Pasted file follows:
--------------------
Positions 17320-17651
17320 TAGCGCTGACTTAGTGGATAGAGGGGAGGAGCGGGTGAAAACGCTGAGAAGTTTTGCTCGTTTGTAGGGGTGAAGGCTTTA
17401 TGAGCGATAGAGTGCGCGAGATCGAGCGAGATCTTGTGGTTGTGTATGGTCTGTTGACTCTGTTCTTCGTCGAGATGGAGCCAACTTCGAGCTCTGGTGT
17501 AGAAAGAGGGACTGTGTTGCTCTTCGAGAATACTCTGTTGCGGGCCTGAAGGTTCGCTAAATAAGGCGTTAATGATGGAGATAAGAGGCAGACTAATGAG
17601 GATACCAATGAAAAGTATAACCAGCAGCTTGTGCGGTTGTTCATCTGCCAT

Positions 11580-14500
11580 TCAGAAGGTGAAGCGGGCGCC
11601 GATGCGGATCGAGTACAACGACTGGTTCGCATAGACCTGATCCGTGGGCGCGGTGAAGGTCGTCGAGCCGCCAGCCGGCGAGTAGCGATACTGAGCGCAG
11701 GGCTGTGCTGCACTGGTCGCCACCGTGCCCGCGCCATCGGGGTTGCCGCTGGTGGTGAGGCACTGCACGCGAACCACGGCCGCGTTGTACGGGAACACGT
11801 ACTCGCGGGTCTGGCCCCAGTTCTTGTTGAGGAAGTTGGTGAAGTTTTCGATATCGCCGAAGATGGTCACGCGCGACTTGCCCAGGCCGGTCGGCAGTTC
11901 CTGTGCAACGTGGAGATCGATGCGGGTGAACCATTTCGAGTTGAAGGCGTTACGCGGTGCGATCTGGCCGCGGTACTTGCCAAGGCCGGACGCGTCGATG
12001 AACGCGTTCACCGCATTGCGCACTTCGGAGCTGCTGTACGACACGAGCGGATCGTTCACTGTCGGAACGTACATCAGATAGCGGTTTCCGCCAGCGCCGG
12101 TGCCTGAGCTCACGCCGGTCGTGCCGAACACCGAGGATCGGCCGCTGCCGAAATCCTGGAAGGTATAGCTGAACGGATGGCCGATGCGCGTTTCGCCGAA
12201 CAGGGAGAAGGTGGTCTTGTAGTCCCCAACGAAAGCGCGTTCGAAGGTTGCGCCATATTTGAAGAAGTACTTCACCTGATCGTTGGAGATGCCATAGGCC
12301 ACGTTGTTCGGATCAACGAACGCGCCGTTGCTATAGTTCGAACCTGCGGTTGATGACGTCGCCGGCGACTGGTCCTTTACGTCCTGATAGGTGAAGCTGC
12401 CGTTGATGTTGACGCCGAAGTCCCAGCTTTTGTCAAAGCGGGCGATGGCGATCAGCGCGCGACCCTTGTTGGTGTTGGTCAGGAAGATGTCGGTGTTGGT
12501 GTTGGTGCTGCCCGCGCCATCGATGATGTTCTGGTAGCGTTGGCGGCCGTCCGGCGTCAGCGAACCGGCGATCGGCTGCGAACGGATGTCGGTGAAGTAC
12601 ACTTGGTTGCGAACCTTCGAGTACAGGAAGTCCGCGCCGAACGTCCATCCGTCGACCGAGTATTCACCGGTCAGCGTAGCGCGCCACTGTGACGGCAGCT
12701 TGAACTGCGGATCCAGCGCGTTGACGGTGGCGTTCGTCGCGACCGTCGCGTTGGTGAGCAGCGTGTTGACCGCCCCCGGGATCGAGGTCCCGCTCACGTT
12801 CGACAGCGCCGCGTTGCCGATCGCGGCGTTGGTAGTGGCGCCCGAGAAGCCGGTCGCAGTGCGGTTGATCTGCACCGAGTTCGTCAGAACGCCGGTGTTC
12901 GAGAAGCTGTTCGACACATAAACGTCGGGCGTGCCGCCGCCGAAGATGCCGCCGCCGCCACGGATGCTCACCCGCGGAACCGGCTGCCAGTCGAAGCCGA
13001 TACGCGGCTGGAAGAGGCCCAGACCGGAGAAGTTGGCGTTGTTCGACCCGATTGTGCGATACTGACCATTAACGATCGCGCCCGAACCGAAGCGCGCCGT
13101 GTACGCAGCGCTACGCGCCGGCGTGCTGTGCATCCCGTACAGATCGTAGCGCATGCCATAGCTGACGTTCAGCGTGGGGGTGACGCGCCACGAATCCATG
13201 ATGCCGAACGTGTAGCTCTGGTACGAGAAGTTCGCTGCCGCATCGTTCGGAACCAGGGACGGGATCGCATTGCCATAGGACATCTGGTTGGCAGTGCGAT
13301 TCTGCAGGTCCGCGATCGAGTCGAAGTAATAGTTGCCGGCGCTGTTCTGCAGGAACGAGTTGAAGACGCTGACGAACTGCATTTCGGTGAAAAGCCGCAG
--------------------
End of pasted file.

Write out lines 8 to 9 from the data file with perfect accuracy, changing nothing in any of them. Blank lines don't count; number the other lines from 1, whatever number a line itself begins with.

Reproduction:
11601 GATGCGGATCGAGTACAACGACTGGTTCGCATAGACCTGATCCGTGGGCGCGGTGAAGGTCGTCGAGCCGCCAGCCGGCGAGTAGCGATACTGAGCGCAG
11701 GGCTGTGCTGCACTGGTCGCCACCGTGCCCGCGCCATCGGGGTTGCCGCTGGTGGTGAGGCACTGCACGCGAACCACGGCCGCGTTGTACGGGAACACGT